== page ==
Parisi Discusses County COVID-19 Response

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By: 
Michelle Phillips

DANE COUNTY–In a conference call with News Publishing Company editors, Dane County executive Joe Parisi gave an update of the county’s COVID-19 response.

He began by reminding that the Safer at Home order may have been overturned by the Wisconsin Supreme Court, but Dane County is still implementing its own order. He said Public Health of Madison and Dane County (PHMDC) had put guidelines in place before the state order. The county had the first COVID-19 case in the state and the 12th in the country, with the first confirmed case on Feb. 5.

“That really kicked us into gear,” Parisi said.

When the state adopted its own order, the county followed those guidelines, and will continue to follow a similar order.

“Once the Supreme Court invalidated that order, we immediately reissued local orders,” he stated.

He said the county is working on increased testing and increasing staff numbers to do additional contact tracing.

“We’ve been doing a good job. We’re heading in the right direction,” he said.

There is concern from some, however, about other counties are opening and the potential to spread of the virus.

“Wisconsin really dropped the ball,” Parisi said, and added that Rock and Green counties have also issued their own health orders.

“We want to dial back up in a slow way,” he continued.

When asked about outlying towns feeling tension with the county over the orders, Parisi said towns cannot override county orders.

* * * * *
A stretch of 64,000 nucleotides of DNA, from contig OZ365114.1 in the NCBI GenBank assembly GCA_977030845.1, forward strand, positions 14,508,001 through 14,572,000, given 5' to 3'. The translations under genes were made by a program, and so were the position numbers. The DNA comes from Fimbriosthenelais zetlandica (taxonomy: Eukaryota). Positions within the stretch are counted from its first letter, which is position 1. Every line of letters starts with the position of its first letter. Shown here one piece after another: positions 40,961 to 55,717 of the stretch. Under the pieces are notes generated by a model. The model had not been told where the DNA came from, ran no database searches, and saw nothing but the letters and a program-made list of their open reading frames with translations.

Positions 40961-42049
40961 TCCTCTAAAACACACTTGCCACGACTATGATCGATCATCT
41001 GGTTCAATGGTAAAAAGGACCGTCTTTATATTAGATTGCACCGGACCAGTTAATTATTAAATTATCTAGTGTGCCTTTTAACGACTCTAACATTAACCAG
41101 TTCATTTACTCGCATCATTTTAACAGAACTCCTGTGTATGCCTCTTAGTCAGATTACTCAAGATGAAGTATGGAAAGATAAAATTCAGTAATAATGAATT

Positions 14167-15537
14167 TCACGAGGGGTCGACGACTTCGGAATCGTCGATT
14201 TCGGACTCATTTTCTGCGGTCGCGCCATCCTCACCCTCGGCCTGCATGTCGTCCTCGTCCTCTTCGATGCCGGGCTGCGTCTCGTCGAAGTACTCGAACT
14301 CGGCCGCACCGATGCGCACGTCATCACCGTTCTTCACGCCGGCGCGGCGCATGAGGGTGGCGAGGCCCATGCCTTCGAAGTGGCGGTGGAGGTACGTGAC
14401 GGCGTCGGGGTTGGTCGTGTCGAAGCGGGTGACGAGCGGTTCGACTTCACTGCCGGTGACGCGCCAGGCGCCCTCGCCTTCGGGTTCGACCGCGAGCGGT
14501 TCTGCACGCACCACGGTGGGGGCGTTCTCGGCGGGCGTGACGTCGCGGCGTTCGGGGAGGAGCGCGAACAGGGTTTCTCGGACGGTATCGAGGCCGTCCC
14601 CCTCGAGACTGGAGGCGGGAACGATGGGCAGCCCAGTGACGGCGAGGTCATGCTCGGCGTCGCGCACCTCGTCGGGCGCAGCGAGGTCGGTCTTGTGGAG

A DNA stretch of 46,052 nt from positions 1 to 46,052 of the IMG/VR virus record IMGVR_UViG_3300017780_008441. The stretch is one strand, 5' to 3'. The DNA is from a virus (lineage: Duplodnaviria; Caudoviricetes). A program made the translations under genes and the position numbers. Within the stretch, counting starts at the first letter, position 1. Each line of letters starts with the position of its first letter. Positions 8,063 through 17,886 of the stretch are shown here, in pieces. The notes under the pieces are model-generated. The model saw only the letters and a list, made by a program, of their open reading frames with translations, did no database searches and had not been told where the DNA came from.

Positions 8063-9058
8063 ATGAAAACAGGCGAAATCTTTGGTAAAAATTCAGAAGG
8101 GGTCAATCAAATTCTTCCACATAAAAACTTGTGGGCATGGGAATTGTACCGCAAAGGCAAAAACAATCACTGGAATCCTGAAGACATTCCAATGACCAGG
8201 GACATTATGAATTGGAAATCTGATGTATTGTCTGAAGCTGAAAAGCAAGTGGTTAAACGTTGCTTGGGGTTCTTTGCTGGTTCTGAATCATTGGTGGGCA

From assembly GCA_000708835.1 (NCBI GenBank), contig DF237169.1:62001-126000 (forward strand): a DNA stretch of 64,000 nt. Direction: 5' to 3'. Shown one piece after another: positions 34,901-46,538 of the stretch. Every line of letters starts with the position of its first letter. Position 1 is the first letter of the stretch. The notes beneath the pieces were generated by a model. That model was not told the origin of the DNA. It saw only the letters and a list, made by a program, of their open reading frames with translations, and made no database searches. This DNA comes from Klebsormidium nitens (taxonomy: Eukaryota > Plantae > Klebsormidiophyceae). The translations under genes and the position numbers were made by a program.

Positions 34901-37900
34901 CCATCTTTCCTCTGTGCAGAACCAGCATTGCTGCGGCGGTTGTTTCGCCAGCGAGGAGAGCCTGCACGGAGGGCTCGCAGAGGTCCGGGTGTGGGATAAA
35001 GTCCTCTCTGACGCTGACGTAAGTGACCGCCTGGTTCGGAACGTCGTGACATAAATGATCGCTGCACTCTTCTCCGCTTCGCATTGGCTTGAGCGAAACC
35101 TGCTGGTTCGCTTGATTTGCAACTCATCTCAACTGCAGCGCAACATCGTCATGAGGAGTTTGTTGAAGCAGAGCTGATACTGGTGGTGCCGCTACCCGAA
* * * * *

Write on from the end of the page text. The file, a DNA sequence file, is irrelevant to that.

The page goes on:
Parisi stated, “We all have the same goal, to get back to work and get back to work safely. People are out their helping their neighbors. It we ever needed to come together as a community it is now.”

Parisi was ask where the money was coming from to fund programs that the county has put in place to provide financial relief to businesses, farmers and residents.

He said the money was mostly coming from the federal CARES Act. As an example, he explained that the initial $800,000 for the Small Business Grant Program came from a Community Development Block Grant (CDBG) that did not have to be designated to a specific project. The remaining $10 million came from CARES.

He was asked about moratoriums on evictions in the county and whether assistance would be available. He said county officials were looking at how they might help residents avoid eviction. Shortly after the interview, the county announced a $10 million program to help with eviction prevention (see related story).

Long term solutions are of concern, and Parisi said the county is expecting a $25 million sales tax revenue shortfall for 2020, and is currently working on projections for 2021.

Parisi said he immediately put a hiring freeze and voluntary furloughs in place, something that was last done during the financial crisis in 2009.

He went on to say that when he addresses department heads to discuss budget forecasts and provide guidance, he will ask them to look at areas they can cut, possibly up to five percent in some places, in the 2021 budget.